As mentioned earlier, not all images are equally transferable in domain adaptation network and some images are more transferable than others. Therefore, we propose a method to measure adaptable degree using the certainty estimate. In information theory, the entropy functional is an uncertainty measure which nicely meets our need to quantify the adaptation and is depicted in Fig.3. Therefore, we utilize the entropy criterion to estimate weights and improve the domain confusion by relaxing the alignment on these well aligned samples and focusing the alignment on these poorly aligned. If the sample can get a low entropy, it can be regarded as a well-aligned transferable sample, else it is a poorly aligned sample. The conditional distribution leveraged in the entropy is not considered in the standard adversarial DA methods. We adopt the conditional entropy as the indicator to weight the adversarial loss and the adversarial loss is extended as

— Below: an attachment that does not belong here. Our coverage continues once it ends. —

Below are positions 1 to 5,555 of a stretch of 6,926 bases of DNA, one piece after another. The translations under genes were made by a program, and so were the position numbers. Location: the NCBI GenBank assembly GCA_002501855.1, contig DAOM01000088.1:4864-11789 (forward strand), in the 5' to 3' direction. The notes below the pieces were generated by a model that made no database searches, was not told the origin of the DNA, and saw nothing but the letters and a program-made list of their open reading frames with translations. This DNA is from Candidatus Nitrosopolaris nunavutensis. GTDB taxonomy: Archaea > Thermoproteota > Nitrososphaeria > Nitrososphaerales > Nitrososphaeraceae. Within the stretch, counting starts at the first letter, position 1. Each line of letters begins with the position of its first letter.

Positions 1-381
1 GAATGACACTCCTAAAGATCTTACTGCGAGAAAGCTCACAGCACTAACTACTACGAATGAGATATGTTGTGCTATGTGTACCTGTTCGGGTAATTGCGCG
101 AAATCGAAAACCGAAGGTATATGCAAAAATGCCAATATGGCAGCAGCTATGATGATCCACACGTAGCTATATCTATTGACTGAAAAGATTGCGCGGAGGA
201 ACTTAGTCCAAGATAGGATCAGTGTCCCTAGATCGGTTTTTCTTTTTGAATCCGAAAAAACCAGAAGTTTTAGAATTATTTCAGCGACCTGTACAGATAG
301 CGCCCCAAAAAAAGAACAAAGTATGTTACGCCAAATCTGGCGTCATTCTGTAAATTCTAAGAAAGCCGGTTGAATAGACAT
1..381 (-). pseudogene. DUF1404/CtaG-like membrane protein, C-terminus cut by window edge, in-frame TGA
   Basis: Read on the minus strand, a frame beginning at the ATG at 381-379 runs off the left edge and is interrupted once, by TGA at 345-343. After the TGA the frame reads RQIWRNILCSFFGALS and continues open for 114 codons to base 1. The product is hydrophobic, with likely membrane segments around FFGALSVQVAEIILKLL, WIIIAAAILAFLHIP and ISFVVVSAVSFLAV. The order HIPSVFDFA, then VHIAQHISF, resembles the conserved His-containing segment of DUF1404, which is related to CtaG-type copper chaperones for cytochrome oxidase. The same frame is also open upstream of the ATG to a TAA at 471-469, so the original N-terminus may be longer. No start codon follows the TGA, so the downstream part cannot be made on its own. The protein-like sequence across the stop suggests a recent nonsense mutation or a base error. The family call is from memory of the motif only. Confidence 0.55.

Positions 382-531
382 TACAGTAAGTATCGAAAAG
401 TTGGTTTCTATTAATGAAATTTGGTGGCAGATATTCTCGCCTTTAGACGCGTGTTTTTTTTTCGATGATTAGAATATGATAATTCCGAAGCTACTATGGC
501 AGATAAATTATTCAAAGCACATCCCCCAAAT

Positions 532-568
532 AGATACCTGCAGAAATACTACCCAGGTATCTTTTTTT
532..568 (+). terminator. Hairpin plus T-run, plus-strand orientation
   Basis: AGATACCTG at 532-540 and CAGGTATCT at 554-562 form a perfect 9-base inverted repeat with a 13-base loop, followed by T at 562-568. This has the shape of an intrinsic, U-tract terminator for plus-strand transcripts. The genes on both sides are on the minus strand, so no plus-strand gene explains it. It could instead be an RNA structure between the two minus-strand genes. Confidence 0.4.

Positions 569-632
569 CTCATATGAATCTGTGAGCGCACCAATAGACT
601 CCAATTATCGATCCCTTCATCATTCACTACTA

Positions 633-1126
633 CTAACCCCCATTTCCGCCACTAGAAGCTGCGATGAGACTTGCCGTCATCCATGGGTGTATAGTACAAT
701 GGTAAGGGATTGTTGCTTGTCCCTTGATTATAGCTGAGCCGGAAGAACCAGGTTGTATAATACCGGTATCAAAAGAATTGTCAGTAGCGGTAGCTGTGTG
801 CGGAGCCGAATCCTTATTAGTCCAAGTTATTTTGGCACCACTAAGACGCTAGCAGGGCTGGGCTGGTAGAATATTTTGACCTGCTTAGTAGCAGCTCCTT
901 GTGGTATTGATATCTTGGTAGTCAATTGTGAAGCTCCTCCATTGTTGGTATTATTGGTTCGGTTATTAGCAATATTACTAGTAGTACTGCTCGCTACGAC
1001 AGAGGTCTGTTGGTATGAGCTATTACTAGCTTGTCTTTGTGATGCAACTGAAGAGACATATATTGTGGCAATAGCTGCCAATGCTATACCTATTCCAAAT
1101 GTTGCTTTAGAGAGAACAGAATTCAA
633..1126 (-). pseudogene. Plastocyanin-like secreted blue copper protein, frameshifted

where is the number of classes and
is the probability of predicting an sample to class.
To make the best of conditional distribution, entropy minimization principle is adopted to enhance discrimination of learned models for target data by following [Long et al.2016]. In order to reduce wrong classified samples due to domain shift, the entropy minimization loss is used to update both the feature network and classifier.
Class-level Alignment. So far, we only consider the global domain-level confusion, the discriminative power between classes is not involved [Hong et al.2015]. For one thing, samples with same labels should be pulled together in the embedding space. For another, samples with different labels should be separated apart. Naturally, metric learning [Yang et al.2017] as an effective method can be implemented to achieve our goal. Triplet loss [Schroff et al.2015] tries to enforce a margin between each pair of samples from one class to all other classes. It allows samples to enforce the distance and thus discriminate to other classes. In our paper, we select triplet loss to train the class-level aligned features.